My doctor’s waiting room is a busy, bustling place, a sort of grand central for a huge group of docs. It is generic and impersonal, with forgettable blue chairs and crumpled magazines. When there, I fixate on my Blackberry and let the world around me dissolve into background noise.
The other day was different. Forced by a waning battery to find other amusements, and too afraid of germs to touch anything, I sat back and took in my surroundings: a young woman tried to calm a crying infant; a man with long legs nodded off; two women whispered and laughed.
And then there was the elderly couple. A stooped man with white hair and a pronounced limp, he pushed a woman in a wheelchair toward my area of the waiting room. After securing the parking brake on her chair, he lowered himself into a seat beside her. Seconds later, the woman began to babble. While her face remained expressionless, her incoherent chatter grew in volume and urgency. Her distress was unmistakable.
The old man turned toward the woman and began stroking her cheek. He didn’t say anything, he just stroked, his palm brushing ever so gently over her pale skin. He gazed intently at her, never once looking away. She, in turn, stared ahead at some faraway spot – or perhaps she wasn’t seeing at all.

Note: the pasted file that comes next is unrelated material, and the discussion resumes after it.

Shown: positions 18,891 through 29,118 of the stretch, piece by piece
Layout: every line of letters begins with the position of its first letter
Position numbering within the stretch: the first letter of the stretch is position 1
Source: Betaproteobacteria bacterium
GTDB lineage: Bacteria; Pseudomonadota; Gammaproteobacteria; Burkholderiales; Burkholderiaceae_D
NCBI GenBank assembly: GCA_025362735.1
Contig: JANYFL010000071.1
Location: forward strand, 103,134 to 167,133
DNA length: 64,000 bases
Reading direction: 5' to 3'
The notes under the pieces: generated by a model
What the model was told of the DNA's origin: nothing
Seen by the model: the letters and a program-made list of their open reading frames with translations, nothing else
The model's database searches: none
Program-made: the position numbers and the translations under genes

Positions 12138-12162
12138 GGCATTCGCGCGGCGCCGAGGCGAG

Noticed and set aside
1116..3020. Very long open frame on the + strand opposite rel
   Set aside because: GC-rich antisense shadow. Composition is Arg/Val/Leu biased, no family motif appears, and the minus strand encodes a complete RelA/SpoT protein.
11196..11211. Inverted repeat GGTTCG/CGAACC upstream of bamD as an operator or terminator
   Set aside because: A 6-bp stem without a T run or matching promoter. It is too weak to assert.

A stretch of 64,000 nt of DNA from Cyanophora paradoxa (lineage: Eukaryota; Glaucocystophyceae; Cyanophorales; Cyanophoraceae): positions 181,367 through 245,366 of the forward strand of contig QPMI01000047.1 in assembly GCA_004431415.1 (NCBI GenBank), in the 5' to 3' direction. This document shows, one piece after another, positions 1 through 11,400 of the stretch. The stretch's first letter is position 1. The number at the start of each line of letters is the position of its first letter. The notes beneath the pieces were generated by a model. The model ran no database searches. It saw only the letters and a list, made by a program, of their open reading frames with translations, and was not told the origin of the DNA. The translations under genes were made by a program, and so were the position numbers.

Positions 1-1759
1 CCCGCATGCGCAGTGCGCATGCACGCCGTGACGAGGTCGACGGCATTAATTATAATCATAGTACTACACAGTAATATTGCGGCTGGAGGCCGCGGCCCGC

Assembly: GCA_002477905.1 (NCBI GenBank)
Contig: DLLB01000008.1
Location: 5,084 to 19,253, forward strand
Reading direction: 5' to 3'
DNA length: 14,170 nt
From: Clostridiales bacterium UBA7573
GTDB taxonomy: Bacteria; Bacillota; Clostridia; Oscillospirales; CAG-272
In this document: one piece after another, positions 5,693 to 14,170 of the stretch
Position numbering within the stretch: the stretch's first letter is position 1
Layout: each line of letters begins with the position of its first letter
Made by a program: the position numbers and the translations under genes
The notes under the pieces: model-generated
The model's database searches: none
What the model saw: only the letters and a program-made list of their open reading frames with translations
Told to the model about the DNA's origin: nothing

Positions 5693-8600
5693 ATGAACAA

Gradually, the woman’s babbling subsided. Like a sated, content infant, she cooed and gurgled softly. And the man continued to stroke.
I had to force myself to look away, to give these people the privacy they deserved. But I desperately wanted to continue watching. The man’s simple gesture was the purest, most beautiful expression of love I’d ever witnessed. Two withered beings, though the capacity to think and reason had clearly left one of them, remained so powerfully connected as to transcend words.
When my name was called, I cast one last look at the man and woman, she cooing, he stroking. Their image stayed with me long after I’d left the doctor’s office. It is with me still.